For example:

You always assumed she was trying to take over your interests and/or hobbies, and you finally figure out that she was simply looking for common ground for you both to bond.

You always assumed you would be abandoned because one of your parents bailed on you, and because of that you put up walls, and didn't let her in, assuming she would eventually leave.

Or, because of your own past issues, you have thoughts of leaving when things get tough instead of toughing it out to find solutions.

Eventually, you realize that conflicts are a part of a growing relationship, and life will never be conflict free. At this point you can reach an understanding that conflict is a means of growth, and not the terrible risk you once thought it was. You have your needs and she has hers, and you must find a way to meet them in healthy ways.

She may love to play softball but you hate it. The solution may be she joins a softball league, and you go watch her play. During this stage, you may see that she is as committed as you to be the loving couple you each envisioned yourselves to be.

Stage Five: Real Love or Acceptance. In this last stage both of you can reconcile your needs and the needs of the relationship, and work out compromises. Each person takes responsibility for her desires, decisions and behaviors, while creating loving support for her partner. You work to maintain a balance between being independent and being in a partnership. You have learned to have respect, passion, intimacy and you are happy to join your life with your partner's. Conflicts are resolved with less fear and more confidence, because you now know that you can work through these problems and come out stronger in the end. Always remember that these stages are fluid, and we can go back and forth from one stage to another, even going back to ones we've already visited. Sometimes we can even get stuck in a stage. It is possible for one partner to be in one stage, and the other partner to be in another, so you have to work as a team to win this game. Again, sometimes it takes an outsider to see the issues.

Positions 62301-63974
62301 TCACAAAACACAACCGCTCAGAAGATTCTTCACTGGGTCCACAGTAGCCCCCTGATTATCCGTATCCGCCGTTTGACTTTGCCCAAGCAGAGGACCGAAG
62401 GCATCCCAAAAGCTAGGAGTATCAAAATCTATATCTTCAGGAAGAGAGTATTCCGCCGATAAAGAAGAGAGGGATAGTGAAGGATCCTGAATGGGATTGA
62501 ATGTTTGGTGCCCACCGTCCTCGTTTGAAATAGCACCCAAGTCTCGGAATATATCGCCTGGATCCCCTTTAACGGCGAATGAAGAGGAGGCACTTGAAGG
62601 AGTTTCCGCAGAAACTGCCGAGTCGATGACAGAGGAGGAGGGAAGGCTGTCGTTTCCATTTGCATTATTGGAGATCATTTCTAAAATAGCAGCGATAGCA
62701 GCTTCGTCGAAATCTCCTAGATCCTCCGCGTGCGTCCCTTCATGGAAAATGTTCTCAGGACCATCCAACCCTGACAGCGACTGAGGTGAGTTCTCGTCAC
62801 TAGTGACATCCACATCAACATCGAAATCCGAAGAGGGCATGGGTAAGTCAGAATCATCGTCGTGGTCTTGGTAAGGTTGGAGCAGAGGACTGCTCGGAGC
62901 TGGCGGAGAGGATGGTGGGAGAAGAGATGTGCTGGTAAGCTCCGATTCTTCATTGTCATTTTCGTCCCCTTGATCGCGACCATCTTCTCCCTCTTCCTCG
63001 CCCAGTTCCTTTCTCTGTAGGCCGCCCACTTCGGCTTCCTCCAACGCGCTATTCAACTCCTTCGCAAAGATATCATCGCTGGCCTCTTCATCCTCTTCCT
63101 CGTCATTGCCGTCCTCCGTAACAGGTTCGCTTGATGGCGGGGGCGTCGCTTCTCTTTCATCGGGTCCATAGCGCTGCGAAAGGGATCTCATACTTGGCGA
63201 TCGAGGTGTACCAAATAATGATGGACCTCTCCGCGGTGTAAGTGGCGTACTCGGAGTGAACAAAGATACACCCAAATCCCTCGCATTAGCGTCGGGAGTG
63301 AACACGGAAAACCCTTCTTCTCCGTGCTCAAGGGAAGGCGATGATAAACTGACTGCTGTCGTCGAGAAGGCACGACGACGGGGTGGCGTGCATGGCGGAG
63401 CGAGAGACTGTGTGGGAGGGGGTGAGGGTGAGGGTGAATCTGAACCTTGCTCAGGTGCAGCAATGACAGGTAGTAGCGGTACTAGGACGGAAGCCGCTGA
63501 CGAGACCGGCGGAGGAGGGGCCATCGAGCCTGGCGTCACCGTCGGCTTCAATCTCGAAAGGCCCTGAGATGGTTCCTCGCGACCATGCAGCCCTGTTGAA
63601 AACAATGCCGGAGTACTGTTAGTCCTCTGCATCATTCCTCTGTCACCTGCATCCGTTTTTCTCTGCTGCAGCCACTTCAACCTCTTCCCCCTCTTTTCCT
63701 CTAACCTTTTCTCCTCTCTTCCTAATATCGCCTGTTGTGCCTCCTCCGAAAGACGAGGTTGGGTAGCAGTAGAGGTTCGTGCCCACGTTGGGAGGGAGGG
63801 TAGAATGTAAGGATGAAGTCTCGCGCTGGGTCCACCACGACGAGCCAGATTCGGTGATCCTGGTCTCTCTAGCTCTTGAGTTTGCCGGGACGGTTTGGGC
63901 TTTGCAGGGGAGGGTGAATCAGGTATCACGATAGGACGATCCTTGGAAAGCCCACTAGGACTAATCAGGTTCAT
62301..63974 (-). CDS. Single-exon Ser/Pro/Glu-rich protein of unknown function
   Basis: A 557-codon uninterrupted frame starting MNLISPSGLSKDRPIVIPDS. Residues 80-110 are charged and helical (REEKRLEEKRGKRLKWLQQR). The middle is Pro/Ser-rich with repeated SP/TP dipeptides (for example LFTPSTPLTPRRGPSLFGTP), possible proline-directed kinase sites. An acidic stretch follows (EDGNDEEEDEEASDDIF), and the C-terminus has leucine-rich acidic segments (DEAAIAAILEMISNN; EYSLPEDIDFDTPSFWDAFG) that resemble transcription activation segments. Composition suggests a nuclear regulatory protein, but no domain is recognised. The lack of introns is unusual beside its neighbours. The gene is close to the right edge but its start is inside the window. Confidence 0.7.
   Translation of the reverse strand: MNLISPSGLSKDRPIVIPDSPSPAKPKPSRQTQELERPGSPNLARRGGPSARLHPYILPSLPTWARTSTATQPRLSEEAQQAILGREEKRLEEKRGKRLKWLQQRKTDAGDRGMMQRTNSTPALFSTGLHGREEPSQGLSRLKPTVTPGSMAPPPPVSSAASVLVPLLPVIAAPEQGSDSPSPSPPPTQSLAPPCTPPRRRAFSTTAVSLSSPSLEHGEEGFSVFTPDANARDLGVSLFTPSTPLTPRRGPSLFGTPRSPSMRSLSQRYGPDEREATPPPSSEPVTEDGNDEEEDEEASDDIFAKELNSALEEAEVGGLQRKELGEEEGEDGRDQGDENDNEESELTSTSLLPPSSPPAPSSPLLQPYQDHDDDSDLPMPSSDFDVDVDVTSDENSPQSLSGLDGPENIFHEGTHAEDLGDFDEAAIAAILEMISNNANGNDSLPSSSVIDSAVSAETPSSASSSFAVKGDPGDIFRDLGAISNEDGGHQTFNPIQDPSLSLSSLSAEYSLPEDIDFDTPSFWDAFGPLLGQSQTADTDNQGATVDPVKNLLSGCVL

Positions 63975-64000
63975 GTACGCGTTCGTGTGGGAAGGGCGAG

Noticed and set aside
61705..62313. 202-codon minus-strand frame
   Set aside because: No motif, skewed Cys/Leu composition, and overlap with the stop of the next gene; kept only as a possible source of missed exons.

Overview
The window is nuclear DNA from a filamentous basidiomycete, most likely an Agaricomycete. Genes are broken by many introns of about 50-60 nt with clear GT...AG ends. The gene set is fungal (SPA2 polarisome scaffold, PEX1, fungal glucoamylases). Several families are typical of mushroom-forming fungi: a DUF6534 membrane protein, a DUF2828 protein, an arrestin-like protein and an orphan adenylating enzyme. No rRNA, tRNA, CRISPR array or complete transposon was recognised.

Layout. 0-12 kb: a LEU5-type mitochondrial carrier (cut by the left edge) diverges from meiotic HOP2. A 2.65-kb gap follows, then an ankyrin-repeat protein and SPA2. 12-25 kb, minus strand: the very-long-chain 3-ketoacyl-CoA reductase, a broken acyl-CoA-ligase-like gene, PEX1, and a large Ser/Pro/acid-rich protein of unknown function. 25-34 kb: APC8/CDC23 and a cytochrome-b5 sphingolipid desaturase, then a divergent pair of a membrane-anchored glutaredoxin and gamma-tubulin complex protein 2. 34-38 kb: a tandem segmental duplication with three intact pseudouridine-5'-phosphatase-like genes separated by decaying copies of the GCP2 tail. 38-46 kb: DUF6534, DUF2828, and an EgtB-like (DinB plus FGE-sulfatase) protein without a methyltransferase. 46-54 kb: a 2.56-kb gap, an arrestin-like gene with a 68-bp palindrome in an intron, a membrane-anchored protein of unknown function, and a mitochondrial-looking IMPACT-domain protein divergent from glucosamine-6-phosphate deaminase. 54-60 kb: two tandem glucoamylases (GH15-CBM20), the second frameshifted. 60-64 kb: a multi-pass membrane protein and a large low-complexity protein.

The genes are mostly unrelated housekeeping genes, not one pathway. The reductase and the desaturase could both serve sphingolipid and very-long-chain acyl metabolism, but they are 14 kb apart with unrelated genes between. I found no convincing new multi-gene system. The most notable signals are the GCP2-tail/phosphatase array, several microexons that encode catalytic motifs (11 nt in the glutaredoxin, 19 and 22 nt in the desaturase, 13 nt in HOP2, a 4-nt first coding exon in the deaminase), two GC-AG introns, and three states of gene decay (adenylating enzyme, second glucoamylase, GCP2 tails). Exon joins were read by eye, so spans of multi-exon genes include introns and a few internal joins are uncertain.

We hope that this two-part article has in some way helped you see that each relationship has its problems, and that there is no relationship that stays romantic forever. The process to reach real love can take time to achieve. Nothing worth having is easy, and you can have the relationship you want, but it will take work, patience and follow-through. You just need to be patient and forgiving with your partner and yourself, and always remember that life is really about the journey, not the destination. For more help with your relationship, be sure to see our book "Relationship Advice for Lesbians and Bisexual Women."

Their website,,
provides more than 1,500 free community services for
lesbian and bisexual women worldwide.

The advice in this column is the opinion of the writers and is not intended as a
substitute for medical or psychological treatment from a health care professional.